a soup/soup

vladv

Senior Member
Russian-Russia
I like onion soup.
Can it be "an onion soup" ? Or it can be both? What's the difference?
 
  • S1m0n

    Senior Member
    English
    If you like it in general, it takes no article. If you are talking about a particular meal, you can use either article.
    "I'd like an/the onion soup, please" is something you could say to a waiter.
     

    entangledbank

    Senior Member
    English - South-East England
    If there are various kinds, you can talk about one of them. Vegetable soup no doubt covers many different kinds, so you can say that this one is a vegetable soup. And you can also use 'a' for an unspecified kind: I prefer a vegetable soup. That means I don't mind which of the various kinds it is. (I don't know how many onion soups there are, so I'm not using this example - I'm not sure whether 'an onion soup' is reasonable or not.)
     

    Wordy McWordface

    Senior Member
    English - SSBE Standard British
    I would happily say "I made a lovely onion soup yesterday". This would probably be interpreted as a batch or panful of onion soup and/or a particular recipe or kind of onion soup.


    Then, of course, there's the colloquial "I make a lovely onion soup", which is similar to "You must invite Jack to the party. He mixes a mean Margarita" - an idiomatic phrasing to describe someone's ability. Has this one already been discussed elsewhere on WRF?
     
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    se16teddy

    Senior Member
    English - England
    I like onion soup.
    Can it be "an onion soup" ? Or it can be both? What's the difference?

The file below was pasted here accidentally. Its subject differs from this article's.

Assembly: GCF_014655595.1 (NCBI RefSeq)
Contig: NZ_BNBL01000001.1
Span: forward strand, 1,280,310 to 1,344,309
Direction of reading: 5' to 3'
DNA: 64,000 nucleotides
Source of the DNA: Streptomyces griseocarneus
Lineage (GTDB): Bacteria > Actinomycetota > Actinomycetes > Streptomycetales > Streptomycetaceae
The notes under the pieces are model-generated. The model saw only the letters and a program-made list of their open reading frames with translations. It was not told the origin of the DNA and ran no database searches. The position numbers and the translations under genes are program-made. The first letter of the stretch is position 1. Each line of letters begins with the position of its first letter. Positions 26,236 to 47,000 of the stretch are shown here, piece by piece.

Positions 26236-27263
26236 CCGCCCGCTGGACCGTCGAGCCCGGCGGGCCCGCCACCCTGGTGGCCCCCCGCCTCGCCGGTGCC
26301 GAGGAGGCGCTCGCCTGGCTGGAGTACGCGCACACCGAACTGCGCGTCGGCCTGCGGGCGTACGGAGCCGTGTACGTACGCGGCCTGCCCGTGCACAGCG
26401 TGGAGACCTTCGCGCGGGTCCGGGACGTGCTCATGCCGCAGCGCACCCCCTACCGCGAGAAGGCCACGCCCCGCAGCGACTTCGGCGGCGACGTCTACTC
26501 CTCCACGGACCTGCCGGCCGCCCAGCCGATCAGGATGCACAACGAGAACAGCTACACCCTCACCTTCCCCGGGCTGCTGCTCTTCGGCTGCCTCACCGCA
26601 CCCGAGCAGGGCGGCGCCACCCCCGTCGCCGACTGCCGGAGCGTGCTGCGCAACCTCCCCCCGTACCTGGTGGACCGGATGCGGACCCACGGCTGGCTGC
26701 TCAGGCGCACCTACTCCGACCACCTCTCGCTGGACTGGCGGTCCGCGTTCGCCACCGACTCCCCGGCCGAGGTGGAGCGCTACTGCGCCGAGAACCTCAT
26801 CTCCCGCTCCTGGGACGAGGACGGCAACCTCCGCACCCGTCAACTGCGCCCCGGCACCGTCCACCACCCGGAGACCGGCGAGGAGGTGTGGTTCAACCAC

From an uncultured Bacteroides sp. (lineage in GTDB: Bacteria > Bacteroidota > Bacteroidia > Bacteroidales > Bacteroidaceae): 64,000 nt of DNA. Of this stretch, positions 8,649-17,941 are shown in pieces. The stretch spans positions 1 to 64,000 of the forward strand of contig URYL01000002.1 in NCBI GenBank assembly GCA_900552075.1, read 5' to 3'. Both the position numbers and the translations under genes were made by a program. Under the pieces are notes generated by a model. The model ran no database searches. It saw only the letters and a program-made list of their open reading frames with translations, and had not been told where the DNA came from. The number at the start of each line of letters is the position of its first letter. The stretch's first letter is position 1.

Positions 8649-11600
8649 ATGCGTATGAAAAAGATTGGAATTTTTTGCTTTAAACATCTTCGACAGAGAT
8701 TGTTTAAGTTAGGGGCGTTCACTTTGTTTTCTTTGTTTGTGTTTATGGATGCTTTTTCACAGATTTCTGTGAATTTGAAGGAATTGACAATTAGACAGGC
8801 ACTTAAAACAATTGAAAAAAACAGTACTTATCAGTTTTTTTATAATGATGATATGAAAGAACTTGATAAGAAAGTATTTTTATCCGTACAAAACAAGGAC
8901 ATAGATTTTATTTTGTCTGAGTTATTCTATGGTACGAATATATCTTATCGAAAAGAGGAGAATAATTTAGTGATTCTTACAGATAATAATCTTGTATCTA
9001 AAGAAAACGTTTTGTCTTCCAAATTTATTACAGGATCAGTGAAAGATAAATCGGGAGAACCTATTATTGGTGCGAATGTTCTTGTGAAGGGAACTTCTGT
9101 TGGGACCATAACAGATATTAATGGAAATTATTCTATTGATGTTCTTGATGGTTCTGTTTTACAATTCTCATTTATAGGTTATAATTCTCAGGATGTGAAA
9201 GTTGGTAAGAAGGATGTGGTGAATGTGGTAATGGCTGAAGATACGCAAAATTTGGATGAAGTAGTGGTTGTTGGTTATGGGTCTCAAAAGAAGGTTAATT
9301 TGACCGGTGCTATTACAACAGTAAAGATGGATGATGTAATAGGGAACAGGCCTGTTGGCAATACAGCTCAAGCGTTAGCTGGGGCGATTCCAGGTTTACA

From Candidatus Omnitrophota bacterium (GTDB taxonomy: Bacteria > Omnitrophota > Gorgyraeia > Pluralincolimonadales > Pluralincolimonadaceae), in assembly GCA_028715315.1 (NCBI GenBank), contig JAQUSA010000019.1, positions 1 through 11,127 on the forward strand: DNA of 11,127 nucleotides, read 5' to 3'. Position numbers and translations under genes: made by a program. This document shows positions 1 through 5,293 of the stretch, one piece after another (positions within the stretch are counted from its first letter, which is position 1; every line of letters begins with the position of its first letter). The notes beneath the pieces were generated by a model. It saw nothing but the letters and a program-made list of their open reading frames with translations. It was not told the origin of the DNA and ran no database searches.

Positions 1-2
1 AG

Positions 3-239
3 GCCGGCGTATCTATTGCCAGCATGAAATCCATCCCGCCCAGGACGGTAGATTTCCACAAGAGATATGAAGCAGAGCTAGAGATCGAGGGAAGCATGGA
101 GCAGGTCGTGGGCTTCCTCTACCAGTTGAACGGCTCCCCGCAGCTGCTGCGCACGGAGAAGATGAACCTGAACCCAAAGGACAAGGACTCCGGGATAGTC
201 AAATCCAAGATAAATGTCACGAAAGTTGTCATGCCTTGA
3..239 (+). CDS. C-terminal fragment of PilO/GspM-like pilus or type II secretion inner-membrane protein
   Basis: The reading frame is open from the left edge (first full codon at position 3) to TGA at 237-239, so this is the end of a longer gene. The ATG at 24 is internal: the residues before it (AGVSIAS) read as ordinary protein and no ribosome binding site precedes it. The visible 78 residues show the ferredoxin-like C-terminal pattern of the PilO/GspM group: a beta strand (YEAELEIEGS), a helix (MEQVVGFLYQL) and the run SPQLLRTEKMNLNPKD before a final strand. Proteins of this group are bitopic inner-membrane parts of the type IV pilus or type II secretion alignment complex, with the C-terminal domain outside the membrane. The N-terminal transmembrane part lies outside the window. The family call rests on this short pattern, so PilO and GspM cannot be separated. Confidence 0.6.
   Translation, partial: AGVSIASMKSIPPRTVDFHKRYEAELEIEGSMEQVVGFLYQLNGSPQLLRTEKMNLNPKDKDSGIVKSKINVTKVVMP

There is a reason why articles are tricky to explain. There are a thousand ways to be countable (a); there are a thousand ways to be specific (the). If you tell us in what sense you are thinking of this soup as countable or specific, we can probably advise more clearly.
     
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    Keith Bradford

    Senior Member
    English (Midlands UK)
    In a situation where the soup is already presented in discrete portions, the or a can be used. For example, my wife to me in the supermarket: "Are you going past the soups aisle? Could you get an onion soup and a minestrone - the liquid soups in the cartons, not the dried packets? That's great."
     

    S1m0n

    Senior Member
    English
    Soup is uncountable, but bowls and servings are. If you look at the situations in which articles are acceptable, it is always ones in which ''an onion soup" is short for "a bowl/serving of onion soup". Soup in a vat is unquantifiable, hence uncountable. But soup portioned into servings can be counted.
     
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